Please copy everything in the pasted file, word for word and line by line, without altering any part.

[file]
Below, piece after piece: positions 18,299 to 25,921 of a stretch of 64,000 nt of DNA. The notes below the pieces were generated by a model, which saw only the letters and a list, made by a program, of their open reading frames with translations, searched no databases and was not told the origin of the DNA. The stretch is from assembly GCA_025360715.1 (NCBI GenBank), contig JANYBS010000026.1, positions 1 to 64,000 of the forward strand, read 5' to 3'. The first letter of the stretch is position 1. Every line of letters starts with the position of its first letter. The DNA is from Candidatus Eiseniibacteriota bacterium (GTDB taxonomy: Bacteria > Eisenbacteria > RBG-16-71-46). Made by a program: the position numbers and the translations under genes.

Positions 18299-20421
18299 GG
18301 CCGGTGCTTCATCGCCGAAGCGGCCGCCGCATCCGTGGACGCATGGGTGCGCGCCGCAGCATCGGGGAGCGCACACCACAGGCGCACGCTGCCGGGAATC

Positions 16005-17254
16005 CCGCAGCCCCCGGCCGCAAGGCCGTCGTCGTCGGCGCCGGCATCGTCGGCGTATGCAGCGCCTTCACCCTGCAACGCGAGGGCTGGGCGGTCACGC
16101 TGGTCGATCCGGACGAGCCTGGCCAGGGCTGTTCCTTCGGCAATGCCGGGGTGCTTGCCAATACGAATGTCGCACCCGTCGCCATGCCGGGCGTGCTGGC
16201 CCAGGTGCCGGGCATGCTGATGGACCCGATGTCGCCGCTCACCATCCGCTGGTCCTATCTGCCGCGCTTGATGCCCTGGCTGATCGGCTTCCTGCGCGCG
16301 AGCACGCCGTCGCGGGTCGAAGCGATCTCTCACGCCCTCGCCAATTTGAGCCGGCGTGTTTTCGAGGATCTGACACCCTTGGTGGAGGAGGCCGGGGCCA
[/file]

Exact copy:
Below, piece after piece: positions 18,299 to 25,921 of a stretch of 64,000 nt of DNA. The notes below the pieces were generated by a model, which saw only the letters and a list, made by a program, of their open reading frames with translations, searched no databases and was not told the origin of the DNA. The stretch is from assembly GCA_025360715.1 (NCBI GenBank), contig JANYBS010000026.1, positions 1 to 64,000 of the forward strand, read 5' to 3'. The first letter of the stretch is position 1. Every line of letters starts with the position of its first letter. The DNA is from Candidatus Eiseniibacteriota bacterium (GTDB taxonomy: Bacteria > Eisenbacteria > RBG-16-71-46). Made by a program: the position numbers and the translations under genes.

Positions 18299-20421
18299 GG
18301 CCGGTGCTTCATCGCCGAAGCGGCCGCCGCATCCGTGGACGCATGGGTGCGCGCCGCAGCATCGGGGAGCGCACACCACAGGCGCACGCTGCCGGGAATC

Positions 16005-17254
16005 CCGCAGCCCCCGGCCGCAAGGCCGTCGTCGTCGGCGCCGGCATCGTCGGCGTATGCAGCGCCTTCACCCTGCAACGCGAGGGCTGGGCGGTCACGC
16101 TGGTCGATCCGGACGAGCCTGGCCAGGGCTGTTCCTTCGGCAATGCCGGGGTGCTTGCCAATACGAATGTCGCACCCGTCGCCATGCCGGGCGTGCTGGC
16201 CCAGGTGCCGGGCATGCTGATGGACCCGATGTCGCCGCTCACCATCCGCTGGTCCTATCTGCCGCGCTTGATGCCCTGGCTGATCGGCTTCCTGCGCGCG
16301 AGCACGCCGTCGCGGGTCGAAGCGATCTCTCACGCCCTCGCCAATTTGAGCCGGCGTGTTTTCGAGGATCTGACACCCTTGGTGGAGGAGGCCGGGGCCA